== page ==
Lindenstrauss slams parties over real estate

State Comptroller's Report finds failures in Labor, Likud, Meretz, Hadash, National-Religious handling of assets.

State Comptroller Micha Lindenstrauss 370 (photo credit: Marc Israel Sellem)
State Comptroller Micha Lindenstrauss 370
(photo credit: Marc Israel Sellem)
In a highly critical report published Sunday, State Comptroller Micha Lindenstrauss revealed failures in the way several of the country’s major political parties have managed their real estate assets.
The report criticized the Labor Party, Likud, the National-Religious Party, Hadash and Meretz for several irregularities, including that they did not have agreements or other documents required to prove their rights to some of the assets to which they claimed ownership.
In another part of the report, Labor and the Communist Party come under fire for owing millions of shekels in property taxes to local authorities.
The Communist Party forms a part of the Jewish- Arab socialist front Hadash, which has four MKs. It owes NIS 2.07 million in unpaid taxes, the report revealed, due to years’ old debts.
Meanwhile, Labor owed NIS 1.45 million in unpaid property taxes, the report said.
The Communist Party also drew criticism for failing to officially register in its own name several of the 33 properties to which it claims rights.
The Communist Party, Labor, and the National-Religious Party had failed to provide an annual report listing their property assets, as required by law, Lindenstrauss found – whereas some of the reports given by the Communists, Likud, Labor, and the National-Religious Party were incorrect or missing data.
The National-Religious Party, known by its Hebrew acronym Mafdal, merged with Habayit Hayehudi in 2008.
Two party corporations – Labor’s Berl Katznelson Foundation and Likud’s Tel Hai Fund, had not made proper use of the properties they controlled, Lindenstrauss said.
Some properties leased by Labor’s Beit Arlozoroff corporation were supposed to be used for running party offices or clubs but were in fact put to other uses, the report found.
Likud, Labor and the National-Religious Party had failed to set a long-term policy for asset management and purchase, the report said.
Among other things, the report also found that Likud had not established its claim of rights to 10 properties affiliated to the Liberal Party (an ancestor of Likud, which ceased to exist in 1988 when Likud was unified).
With regard to left-wing party Meretz, the audit found that the party had no documents regarding its rights to a Tel Aviv building that it has used for years.
The report also takes Labor to task over a 2008 NIS 98.3 million real estate transaction between its Berl Katznelson Foundation and Beit Berl College, the Labor Party-run institution near Kfar Saba.
Labor had a vested interest in the transaction because it intended to use part of the proceeds to cover its debts, the report said, but the Berl Foundation’s board had not approved the transaction in accordance with the law.
Instead, Lindenstrauss said, the foundation’s thendirector had acted alone in his dealings with Beit Berl, instead of acting through and with the board.
The report said that in March 2006, the Berl Foundation signed a mediation agreement with Beit Berl College aimed at settling a dispute over an annual lease fee that the college had to pay.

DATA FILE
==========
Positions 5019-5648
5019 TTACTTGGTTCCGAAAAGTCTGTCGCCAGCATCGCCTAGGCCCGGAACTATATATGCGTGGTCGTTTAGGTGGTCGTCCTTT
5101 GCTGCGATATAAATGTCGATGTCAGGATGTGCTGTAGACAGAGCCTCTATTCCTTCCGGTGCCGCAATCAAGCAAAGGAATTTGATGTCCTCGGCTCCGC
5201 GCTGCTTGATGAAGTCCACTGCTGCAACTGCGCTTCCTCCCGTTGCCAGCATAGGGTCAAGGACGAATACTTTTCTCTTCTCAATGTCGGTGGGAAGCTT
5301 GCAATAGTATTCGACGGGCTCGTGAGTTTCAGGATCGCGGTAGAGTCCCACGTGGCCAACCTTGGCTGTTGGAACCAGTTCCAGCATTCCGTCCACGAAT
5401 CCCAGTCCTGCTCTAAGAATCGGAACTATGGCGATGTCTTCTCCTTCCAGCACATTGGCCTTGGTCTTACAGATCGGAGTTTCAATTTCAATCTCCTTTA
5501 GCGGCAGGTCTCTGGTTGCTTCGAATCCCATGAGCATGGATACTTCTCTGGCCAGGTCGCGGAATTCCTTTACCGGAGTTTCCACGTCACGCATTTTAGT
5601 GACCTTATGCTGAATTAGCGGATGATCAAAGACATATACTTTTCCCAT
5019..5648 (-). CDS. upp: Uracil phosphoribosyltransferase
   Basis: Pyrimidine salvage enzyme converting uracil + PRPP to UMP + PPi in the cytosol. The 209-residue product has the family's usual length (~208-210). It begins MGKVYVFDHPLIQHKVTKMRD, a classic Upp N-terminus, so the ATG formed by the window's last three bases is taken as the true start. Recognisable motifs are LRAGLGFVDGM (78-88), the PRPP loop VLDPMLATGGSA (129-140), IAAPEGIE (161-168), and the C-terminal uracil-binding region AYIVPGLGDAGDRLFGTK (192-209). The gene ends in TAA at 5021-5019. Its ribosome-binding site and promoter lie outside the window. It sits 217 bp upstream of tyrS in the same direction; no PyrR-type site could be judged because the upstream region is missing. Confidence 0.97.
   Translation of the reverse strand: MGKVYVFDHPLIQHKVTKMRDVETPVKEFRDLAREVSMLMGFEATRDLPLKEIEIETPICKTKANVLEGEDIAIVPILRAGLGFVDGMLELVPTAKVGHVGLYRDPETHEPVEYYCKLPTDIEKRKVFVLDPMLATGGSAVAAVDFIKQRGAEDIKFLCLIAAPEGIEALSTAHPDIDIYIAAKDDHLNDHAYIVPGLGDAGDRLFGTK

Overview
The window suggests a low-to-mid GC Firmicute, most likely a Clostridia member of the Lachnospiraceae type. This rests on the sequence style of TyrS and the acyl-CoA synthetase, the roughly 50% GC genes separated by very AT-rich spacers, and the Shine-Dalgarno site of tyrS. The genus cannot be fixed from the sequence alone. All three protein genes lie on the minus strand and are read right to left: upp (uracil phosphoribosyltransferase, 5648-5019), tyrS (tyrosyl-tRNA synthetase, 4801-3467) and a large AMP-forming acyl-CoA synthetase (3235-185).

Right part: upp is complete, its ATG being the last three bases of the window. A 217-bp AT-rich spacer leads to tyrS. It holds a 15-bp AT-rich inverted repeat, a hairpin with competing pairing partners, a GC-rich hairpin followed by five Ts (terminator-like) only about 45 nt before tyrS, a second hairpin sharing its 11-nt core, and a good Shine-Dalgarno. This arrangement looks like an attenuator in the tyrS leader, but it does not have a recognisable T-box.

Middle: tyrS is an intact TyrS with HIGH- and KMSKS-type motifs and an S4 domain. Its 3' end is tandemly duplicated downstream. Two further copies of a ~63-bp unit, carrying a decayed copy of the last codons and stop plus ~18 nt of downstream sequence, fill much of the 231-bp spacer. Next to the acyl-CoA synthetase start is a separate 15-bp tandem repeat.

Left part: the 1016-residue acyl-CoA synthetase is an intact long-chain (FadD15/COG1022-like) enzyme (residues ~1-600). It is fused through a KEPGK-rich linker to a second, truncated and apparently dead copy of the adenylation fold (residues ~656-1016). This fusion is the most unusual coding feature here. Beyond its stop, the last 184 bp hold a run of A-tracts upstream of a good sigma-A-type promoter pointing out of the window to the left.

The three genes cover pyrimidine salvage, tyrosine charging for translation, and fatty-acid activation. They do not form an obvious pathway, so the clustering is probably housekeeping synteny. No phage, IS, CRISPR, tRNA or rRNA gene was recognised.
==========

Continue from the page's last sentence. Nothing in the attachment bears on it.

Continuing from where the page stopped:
During the mediation process the two sides agreed that the college would pay the fund NIS 98.3 million, part of which involved the college subletting 14 hectares of land on which were several buildings.
In practice, the report found, this had been essentially a sale transaction the foundation undertook to relinquish its primary leasing rights in favor of the college, receiving a sum of money in return for discounted land lease fees. Lindenstrauss noted that the assets had been valued at around NIS 178 million, considerably more than the transaction.
The audit revealed a litany of failures regarding the mediation agreement, including that the Berl Foundation’s board had not come to any formal decision confirming the appointment of a mediator. Neither had the board outlined any policy regarding the position it wanted to take in the mediation, the report said.
Lindenstrauss said the foundation’s actions indicated it had responded to the Labor Party’s request to use its assets to improve the party’s difficult economic situation, and therefore agreed to the lower-value deal.
Lindenstrauss called on the Berl Katznelson Foundation to review the land deal it made with Beit Berl College, taking into account the provisions of the law.
Lindenstrauss said all parties must establish policies and procedures for managing their assets, including registering them as well as sales and leasing.
Parties must move to clarify their property rights, he said, and must protect those rights to generate the maximum income from their assets and repay any debts.
In response to the report, a Labor spokesman said Sunday that the party “embraces the state comptroller’s report, and notes that the audit’s comments referred to past years.”
Labor said it was “acting and will act to learn the lessons, correct the shortcomings and implement the recommendations made in the report.”
“The issues discussed in the report occurred during the tenure of former officials, and the party’s current leadership and management believe it is of paramount importance to apply proper management procedures both to the party and to its subsidiary corporations,” the spokesman said.

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